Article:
Giving Compass' Take:

• Grantmakers for Education's report examines the 1.8 million requests made by teachers via the platform DonorsChoose.

• How can funders use this information to inform and redirect funding for education? 

• Read a K-12 education introduction for donors

What can over a million teachers tell funders about the needs of schools? No one has greater insight into the needs of students and schools than teachers. Increasingly, teachers are using their voice in identifying what American classrooms lack via crowdfunding websites like DonorsChoose. These requests reveal patterns among individual classrooms. Viewed in aggregate, they also sharpen the picture of system- level inequity in public schools. The story of the data provides an investment road map for funders seeking to support students directly, but also for funders seeking broader reform of U.S. education policy and systems.

Is there a relationship between what teachers say schools need and what major donors are funding? In 2019, Grantmakers for Education (GFE) released Trends in Education Philanthropy: Benchmarking 2018-19, the results of a survey of education funders on their priorities and how they have shifted over time. At the K-12 level, it revealed funders are moving away from a focus on the academic core of the classroom (issues like standards and assessment) and moving toward strategies that embrace the “whole learner” (such as social and emotional learning and wraparound supports for schools). It further showed funders to have a continued interest in addressing equity in schools and growing concern that schools are not adequately funded.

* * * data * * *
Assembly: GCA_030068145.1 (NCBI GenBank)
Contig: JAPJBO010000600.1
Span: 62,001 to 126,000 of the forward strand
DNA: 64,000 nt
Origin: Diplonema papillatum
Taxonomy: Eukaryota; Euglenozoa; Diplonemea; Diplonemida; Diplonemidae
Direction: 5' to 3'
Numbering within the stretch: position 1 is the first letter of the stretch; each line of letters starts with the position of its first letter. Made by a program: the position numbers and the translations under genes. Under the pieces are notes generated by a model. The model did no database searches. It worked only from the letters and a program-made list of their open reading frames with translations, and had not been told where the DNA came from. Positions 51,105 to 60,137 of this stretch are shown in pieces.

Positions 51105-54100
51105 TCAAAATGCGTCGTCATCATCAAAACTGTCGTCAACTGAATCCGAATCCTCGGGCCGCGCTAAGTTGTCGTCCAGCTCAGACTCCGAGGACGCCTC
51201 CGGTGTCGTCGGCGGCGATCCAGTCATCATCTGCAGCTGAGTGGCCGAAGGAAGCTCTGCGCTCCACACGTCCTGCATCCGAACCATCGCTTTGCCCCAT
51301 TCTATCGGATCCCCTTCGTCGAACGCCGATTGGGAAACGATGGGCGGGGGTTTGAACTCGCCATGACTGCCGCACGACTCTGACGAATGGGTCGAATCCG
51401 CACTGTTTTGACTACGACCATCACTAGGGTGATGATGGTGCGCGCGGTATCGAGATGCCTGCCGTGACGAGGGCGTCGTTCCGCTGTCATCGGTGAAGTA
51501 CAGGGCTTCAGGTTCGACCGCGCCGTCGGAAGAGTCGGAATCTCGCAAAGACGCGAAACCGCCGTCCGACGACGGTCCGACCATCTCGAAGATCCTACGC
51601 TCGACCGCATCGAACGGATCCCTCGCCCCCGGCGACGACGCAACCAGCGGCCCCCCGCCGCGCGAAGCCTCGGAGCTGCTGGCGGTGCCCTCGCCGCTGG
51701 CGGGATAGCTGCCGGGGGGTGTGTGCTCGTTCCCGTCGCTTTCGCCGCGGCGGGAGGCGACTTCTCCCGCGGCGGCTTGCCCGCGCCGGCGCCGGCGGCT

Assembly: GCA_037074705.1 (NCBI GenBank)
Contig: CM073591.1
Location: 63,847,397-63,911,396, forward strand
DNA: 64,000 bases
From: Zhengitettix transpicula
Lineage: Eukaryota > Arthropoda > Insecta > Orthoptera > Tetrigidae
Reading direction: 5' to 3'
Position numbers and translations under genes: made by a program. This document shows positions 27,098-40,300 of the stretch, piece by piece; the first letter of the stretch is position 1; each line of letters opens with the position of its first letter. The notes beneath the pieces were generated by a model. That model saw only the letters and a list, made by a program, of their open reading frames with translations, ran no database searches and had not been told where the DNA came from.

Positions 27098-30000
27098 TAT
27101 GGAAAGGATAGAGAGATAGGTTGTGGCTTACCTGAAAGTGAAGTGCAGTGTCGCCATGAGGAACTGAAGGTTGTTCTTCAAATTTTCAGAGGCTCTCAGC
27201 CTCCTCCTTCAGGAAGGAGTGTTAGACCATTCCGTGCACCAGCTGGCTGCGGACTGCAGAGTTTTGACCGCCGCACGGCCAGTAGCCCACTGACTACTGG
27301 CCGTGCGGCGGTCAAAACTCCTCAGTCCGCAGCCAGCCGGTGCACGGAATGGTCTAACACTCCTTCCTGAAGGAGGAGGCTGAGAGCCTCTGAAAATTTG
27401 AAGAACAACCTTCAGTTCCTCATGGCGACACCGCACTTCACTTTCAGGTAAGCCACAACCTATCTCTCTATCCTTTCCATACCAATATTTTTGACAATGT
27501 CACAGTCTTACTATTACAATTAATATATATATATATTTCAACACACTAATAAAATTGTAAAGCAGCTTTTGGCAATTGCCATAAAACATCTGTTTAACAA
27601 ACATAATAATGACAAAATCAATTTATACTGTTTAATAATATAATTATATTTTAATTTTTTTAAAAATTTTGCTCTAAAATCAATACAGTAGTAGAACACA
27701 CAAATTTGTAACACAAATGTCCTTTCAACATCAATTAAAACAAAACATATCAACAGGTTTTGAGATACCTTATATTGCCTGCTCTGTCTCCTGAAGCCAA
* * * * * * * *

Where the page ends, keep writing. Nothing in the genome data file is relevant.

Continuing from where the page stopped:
1. The majority of requests come from high-poverty schools, but requests from low-poverty schools get funded at higher rates.
  2. Teacher requests for academic materials far exceed any other type of request, regardless of context.
  3. The fastest-growing categories of requests are nonacademic, focused on the needs of the whole learner.
  4. Certain categories of need are more likely to go unmet than others.
  5. The needs of high-poverty and low-poverty schools differ.